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On March 3, 1923, TIME magazine was born. It was what most publications were in that era: an aggregator, dedicated to rewriting the news from around the world in pithy, pointed nuggets. To their prospective financiers, founders Henry Luce and Briton Hadden boasted that the average reader could get through an entire issue in 30 minutes.
Fast forward almost exactly 90 years, and today’s TIME is no longer a mere aggregator, but the grandfather of the weekly news magazine, boasting a worldwide staff of journalists, award-winning, in-depth reporting and an august history.
But this is another turning point in TIME’s history. With parent company Time-Warner recently deciding to spin it off, along with its 20 magazine siblings, as a separate, publicly-traded company – and with print publications, especially news weeklies, already struggling to survive in an instant-media digital world – the future is frighteningly uncertain.
I wish I could whisper in TIME’s ear. Keep Reading
In the last six months, every SEO copywriting blog on the Internet has decided that SEO copywriting no longer means including keywords in your copy because it’s not natural and Google only rewards natural copywriting.
Oops, I just made the mistake of writing a completely natural sentence with the keyword phrase SEO copywriting in it twice. Will I go to Google jail?
You tell me. Is the phrase “every SEO copywriting blog … has decided that SEO copywriting no longer…” unnatural? Of course not. And yet if I took the advice of all the other SEO copywriting gurus out there, I’d rush back and change one of those phrases to search engine optimized copywriting or something even more awkward and unnatural. Keep Reading
Do you realize that a large percentage of your most loyal customers may only hear from you once a month?
It seems like when you have customers who are paying to hear from you every month, they might be pretty easy to sell to again. If you just had a better way of reaching them… an email address perhaps.
What, you mean you have more than one product to sell?
Oh that’s right, you’re a publisher.
As much as every publishing business hangs on its circulation numbers, most also have ancillary products too. Books, libraries, videos, events … you know the drill. They’re sold through email newsletters, e-commerce and sometimes a good old-fashioned phone call.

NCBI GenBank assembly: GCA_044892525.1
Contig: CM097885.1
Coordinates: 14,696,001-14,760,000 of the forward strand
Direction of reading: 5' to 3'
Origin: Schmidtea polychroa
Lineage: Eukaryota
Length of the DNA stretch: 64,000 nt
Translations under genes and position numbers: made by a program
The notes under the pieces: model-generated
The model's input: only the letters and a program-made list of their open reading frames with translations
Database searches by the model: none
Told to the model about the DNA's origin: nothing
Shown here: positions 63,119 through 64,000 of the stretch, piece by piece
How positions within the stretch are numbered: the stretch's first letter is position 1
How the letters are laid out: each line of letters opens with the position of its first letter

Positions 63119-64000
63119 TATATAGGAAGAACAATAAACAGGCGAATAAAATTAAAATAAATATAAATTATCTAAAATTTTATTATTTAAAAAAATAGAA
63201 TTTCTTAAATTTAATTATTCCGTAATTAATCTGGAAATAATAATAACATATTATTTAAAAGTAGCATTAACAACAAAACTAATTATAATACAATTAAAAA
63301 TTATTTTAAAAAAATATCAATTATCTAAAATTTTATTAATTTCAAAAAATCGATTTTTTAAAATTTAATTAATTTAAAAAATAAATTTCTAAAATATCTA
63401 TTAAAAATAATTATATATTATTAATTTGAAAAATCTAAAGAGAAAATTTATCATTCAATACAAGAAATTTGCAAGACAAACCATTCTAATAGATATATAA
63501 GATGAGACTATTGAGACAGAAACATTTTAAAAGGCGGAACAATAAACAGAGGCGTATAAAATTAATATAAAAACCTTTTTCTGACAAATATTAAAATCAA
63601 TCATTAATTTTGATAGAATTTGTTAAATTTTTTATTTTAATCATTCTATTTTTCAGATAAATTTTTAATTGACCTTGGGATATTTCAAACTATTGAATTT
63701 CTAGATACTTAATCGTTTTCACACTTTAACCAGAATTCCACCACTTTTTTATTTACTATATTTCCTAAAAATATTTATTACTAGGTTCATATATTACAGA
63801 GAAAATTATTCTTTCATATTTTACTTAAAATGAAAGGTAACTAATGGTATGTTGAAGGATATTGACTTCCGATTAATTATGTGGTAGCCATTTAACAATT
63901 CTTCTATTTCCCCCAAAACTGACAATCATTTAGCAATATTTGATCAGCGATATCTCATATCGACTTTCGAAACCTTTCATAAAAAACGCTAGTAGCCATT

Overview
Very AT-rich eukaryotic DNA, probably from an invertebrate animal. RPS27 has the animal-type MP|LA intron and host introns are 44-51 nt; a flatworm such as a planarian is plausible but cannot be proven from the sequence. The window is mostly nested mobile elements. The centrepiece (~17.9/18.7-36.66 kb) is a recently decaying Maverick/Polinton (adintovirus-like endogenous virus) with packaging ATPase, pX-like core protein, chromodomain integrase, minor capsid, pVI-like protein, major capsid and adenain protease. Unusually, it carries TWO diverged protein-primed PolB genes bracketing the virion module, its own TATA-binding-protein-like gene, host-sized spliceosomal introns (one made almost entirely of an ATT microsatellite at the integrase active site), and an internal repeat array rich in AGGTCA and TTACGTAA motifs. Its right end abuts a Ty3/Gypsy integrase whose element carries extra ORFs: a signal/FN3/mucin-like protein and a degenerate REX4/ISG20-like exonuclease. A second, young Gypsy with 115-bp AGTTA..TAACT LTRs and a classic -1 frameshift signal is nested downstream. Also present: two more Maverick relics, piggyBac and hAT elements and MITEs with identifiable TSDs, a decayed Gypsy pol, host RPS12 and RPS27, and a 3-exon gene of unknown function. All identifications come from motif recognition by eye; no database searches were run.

A common problem we encounter in the beginning with many of our Gold Members is a disconnect between their email lists and their magazine subscriber lists. In recent years we wouldn’t even think of collecting a magazine subscription without asking for an email address, but unfortunately anyone before that period may be a lost soul in our subscriber file with an empty email address field.
Here are a few good reasons why you should really want to connect those dots and gather emails addresses for all of your subscribers:
They’re already giving you money.
They already know who you are and trust you.
They’re more likely to buy additional products from you.
And what will you do once they’re on your email list?
Send them promotions for related books and other products.
Contact them when their subscription lapses.
Offer them exclusive content just for subscribers that adds value to their subscription. Keep Reading
Don thought it would be fun to write a post that “explains our methodology for quantifying an uber market.”
Do you know what that means? To quantify an uber market?
Thankfully I know enough to write this post, but I’m fairly sure that 99% of you out there don’t. And that the remaining 1% is probably exclusive to Mequoda employees and our Board of Directors.
See, that’s the thing we like about search engine optimization. The ability to find out what people are looking for.
There are zero people searching for “quantifying an uber market” (except those of you who just feverishly looked for a definition). So, while we’ll let Don get away with it, just like we admire his ability to write entire emails in acronyms, we certainly wouldn’t title a blog that way!
And we wouldn’t title a website category that way, either, which is the point I’m really getting at. Keep Reading
If you have only a nominal understanding of digital publishing, or none at all, you must attend the Internet Marketing Intensive.